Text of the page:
The Association of National Advertisers (ANA) filed comments with the Federal Communications Commission (FCC) on Monday that formalized its opposition to the FCC’s proposed set-top box rules.
Under the proposed rules, companies such as Google and TiVo who manufacture their own set-top boxes could access content from multichannel video programming distributors (MVPDs) without having to set up their own deals with content producers.
The FCC proposal violates “copyright protections built into [cable stations’] advertisements,” said Dan Jaffe, ANA’s EVP of government relations, and if passed, the new rules “would severely harm advertising interests, thereby jeopardizing advertising’s significant support for the content creation and distribution system for TV and cable media.”
When asked if opposing the FCC proposed rules could alienate the ANA from tech manufacturers who would stand to benefit if the legislation passes, Jaffe replied:
“We are technologically neutral. So we don’t really care how people receive their programming, as long as that can be worked out in a legal and constitutional manner. So we’re not trying to stand in the way of innovation or new technological approaches. … We’re not trying to fight with any other group, or stand in the way of other groups doing reasonable things in the marketplace. But we will stand in the way of anybody who says that our copyright and First Amendment rights are not going to be protected.”
He pointed out that many tech companies felt the ability for OTT boxes to access content should not be constrained by existing contracts. “We find that very worrisome,” Jaffe said.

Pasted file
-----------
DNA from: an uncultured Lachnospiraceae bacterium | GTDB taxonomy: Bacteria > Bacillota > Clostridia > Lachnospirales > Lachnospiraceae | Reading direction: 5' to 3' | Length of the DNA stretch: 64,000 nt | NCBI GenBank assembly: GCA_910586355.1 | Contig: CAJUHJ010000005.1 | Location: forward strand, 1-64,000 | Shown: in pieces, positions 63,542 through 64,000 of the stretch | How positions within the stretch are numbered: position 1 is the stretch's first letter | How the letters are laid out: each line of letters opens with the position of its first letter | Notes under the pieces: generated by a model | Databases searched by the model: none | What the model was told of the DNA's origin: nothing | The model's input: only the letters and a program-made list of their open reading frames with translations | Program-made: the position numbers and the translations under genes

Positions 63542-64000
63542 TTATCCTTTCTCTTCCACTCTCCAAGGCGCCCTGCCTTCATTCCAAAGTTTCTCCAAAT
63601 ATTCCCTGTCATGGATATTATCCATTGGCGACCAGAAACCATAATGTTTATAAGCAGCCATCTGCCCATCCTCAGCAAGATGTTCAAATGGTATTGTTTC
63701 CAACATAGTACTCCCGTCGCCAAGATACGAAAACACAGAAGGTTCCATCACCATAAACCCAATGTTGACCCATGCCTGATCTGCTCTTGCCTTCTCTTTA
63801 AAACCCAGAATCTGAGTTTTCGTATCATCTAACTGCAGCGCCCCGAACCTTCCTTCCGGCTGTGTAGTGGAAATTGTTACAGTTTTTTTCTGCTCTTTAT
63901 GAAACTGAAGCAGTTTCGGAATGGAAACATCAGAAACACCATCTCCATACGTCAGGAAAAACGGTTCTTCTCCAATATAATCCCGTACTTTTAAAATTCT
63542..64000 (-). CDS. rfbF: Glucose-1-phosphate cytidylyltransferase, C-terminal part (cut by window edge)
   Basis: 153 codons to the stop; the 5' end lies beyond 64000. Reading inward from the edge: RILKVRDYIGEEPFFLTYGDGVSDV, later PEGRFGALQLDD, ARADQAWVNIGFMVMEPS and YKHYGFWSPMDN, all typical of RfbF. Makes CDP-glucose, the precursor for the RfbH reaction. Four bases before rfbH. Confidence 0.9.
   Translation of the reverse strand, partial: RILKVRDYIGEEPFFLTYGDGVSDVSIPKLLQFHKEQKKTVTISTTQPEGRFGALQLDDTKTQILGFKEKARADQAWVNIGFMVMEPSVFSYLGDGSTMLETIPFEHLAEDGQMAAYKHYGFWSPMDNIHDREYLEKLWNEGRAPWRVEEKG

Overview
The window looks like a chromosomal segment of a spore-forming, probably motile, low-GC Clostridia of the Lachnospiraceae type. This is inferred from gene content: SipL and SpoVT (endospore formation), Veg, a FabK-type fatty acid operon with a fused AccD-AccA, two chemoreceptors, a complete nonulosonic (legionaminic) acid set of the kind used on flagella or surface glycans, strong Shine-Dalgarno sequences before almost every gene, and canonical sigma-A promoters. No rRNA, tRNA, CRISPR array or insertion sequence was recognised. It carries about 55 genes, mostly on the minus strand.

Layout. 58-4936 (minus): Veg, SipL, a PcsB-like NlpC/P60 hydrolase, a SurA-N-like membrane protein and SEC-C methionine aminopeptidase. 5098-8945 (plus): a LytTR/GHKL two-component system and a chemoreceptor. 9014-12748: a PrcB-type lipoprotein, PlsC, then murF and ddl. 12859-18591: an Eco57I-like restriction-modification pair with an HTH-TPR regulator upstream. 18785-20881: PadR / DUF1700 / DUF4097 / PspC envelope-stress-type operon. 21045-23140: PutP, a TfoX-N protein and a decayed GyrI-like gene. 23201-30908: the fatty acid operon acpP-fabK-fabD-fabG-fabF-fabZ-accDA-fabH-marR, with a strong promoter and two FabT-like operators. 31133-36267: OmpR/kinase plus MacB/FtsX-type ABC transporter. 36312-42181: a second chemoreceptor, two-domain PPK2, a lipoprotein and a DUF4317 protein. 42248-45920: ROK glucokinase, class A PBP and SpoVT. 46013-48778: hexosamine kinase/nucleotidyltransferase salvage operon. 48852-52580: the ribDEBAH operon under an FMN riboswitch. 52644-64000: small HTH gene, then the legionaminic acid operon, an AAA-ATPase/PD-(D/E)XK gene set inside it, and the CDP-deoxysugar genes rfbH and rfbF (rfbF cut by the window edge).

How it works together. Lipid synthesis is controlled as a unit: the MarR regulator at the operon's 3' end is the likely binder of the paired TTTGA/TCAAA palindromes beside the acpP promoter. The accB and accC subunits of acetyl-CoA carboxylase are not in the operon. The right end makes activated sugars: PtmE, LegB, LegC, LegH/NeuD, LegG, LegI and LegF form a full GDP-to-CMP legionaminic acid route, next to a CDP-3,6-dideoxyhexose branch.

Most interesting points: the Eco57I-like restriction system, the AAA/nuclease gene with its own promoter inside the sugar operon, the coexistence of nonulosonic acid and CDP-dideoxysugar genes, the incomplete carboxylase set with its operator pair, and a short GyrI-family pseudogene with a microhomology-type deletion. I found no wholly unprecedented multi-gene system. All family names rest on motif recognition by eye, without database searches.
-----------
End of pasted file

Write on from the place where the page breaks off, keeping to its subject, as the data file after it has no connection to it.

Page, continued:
Given that consumers can already get around having to rent a set-top box by using TV Anywhere apps on their smart TVs or Roku devices, the FCC rules appear duplicative to some industry insiders. On Friday, Robert Aksman, CEO of Hulu’s interactive ad server Brightline, told AdExchanger, “Everything that legislation was intended to do is already happening naturally and on its own organically.”
Although some consumers are already shifting away from renting set-top boxes of their own volition, Jaffe said it’s still necessary for his group to oppose the legislation. “The difference is that when you [download a cable app] you’re not allowed to dis-aggregate the programming,” he said. “You can’t take out various pieces and put in anything you want. You can’t just say, ‘OK, I’m no longer going to be having any advertising here.’”
Arguments in favor of the FCC’s proposed rules note that consumers will benefit by increasing competition and lowering prices. But Jaffe said that even if prices drop and consumers favor the new rules, the FCC’s proposal does not properly address content and sales rights.
“It’s fine to try to do something that lowers prices and gives people more options, but you can’t do that while violating the First Amendment and taking away the constitutionally protected rights and copyright rights of advertisers and programmers,” he said. “There are lots of things that might save somebody some money if you didn’t have to pay any attention to legality.”